A common contact point can also be agreed. This can be helpful in preventing certain entities involved in data processing from being bogged down by data protection incidents and requests from data subjects that they may not even be able to handle because they lack certain necessary information. For example, in the context of clinical trials, participants may typically contact the sponsor or the clinical research organisation directly to withdraw consent or request access to their data. These organisations may not even be able to relate the data to the named participants, as they only have access to the pseudonymised data. The designation of an appropriate common contact point is recommended by the EDPB (guidelines, para. 184) and may help to direct data subjects to the joint controller best placed to deal with their particular concerns. In this way, unnecessary workload can be kept away from the other controllers and the relevant processes can be designed and defined as cost-effectively and efficiently as possible.
It is also helpful to define common technical standards and technical and organisational measures (TOM). Particularly when transmitting health and patient data, but also in telemedicine, secure measures are necessary to protect the data from unauthorised access and modification and to ensure that it only reaches the intended recipient. This is important not only for data protection reasons, but also because there is a risk that, for example, the wrong patient’s data could be used for treatment, posing a direct health risk to the patient concerned.
An important issue that is of considerable practical relevance for research in the health sector (especially clinical research) is whether and to what extent data, once collected, can later be used for other research projects or evaluations related to the original research project but not specifically planned or even foreseeable at the time of the trial. In order to allow data processing for such secondary scientific purposes (within the limits of what is allowed under data protection law), it is important that all joint controllers involved prepare patient consent and information forms accordingly at the start of the trial – this is known as broad consent. However, it is often precisely the entities that have no direct contact with the patients or trial participants and are not responsible for obtaining patient consent – such as the sponsor or the CRO – that stand to gain the most from such broad consent. This is why these entities should ensure that the exact wording of the patient consent and information forms is agreed upon with the trial sites responsible for obtaining consent. An easy way of doing this is through the JCA.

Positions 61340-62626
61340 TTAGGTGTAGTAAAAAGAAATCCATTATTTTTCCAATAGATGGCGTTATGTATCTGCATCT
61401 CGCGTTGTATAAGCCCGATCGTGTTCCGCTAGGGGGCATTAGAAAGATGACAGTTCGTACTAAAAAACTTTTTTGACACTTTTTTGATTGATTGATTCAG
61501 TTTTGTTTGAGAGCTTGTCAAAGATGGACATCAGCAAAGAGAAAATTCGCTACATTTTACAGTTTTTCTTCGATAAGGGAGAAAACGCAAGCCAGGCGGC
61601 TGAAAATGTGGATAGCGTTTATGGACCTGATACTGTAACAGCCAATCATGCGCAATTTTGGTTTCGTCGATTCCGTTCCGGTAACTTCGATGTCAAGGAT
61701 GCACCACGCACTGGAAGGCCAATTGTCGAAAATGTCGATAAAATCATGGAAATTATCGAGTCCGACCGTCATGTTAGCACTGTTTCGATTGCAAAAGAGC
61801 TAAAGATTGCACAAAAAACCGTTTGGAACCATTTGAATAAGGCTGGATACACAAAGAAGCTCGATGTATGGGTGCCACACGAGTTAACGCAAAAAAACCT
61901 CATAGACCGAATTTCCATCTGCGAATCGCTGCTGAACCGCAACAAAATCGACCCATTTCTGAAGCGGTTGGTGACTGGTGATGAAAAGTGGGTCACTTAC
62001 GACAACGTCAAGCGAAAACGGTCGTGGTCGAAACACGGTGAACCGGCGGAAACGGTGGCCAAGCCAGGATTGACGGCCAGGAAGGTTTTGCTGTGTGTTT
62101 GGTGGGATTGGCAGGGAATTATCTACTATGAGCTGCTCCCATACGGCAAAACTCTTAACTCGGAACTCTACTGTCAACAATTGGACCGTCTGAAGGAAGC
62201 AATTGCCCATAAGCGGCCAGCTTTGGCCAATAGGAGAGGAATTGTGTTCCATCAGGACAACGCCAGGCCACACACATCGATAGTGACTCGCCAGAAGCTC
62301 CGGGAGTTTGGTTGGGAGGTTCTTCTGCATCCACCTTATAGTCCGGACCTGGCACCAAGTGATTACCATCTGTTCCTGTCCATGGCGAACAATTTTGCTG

Examples of other issues which could be useful to cover in the JCA include the implementation of data protection impact assessments, the use of processors, cost and liability issues, and the processing of data in third countries. The latter is already associated with strict data protection requirements, particularly in the health sector. If processing operations outside the EU are envisaged, these should be clearly set out in the joint controller agreement.
What are the challenges in terms of the rights of data subjects?
As already mentioned, the obligation to inform data subjects is a key element of data protection law. The information must be provided in accordance with the requirements of Art. 12 GDPR. In particular, the information must be complete and provided in a “concise, transparent, intelligible and easily accessible form, using clear and plain language”. For the health sector, additional sector-specific regulations must be observed, such as Sect. 40(2) and (2a) of the German Medicinal Products Act (AMG) for clinical trials. Controllers must also obtain the necessary consents for data processing and, where applicable, waivers of confidentiality obligations. Here, too, special standards such as Sect. 40(1) No. 3(b)(c) AMG may be relevant. In this context, data subjects may at any time withdraw their consent or object to certain data processing, both of which should be dealt with quickly and fully. Other rights of data subjects under the GDPR are the right of access (Art. 15), the right to rectification and completion (Art. 16), to erasure (Art. 17), to restriction of processing (Art. 18) and to data portability (Art. 20).
The main challenges for controllers are the sometimes very short deadlines and the fact that data subjects can contact any controller. The latter applies regardless of what is written in the joint controller agreement: each controller to whom a data subject has addressed a request is responsible for processing the request promptly and completely. This is one of the reasons why we recommend setting up a central contact point, so that participants can at least direct their enquiries to the most appropriate place for initial processing and response (in the case of clinical trials, for example, this would be the trial centre).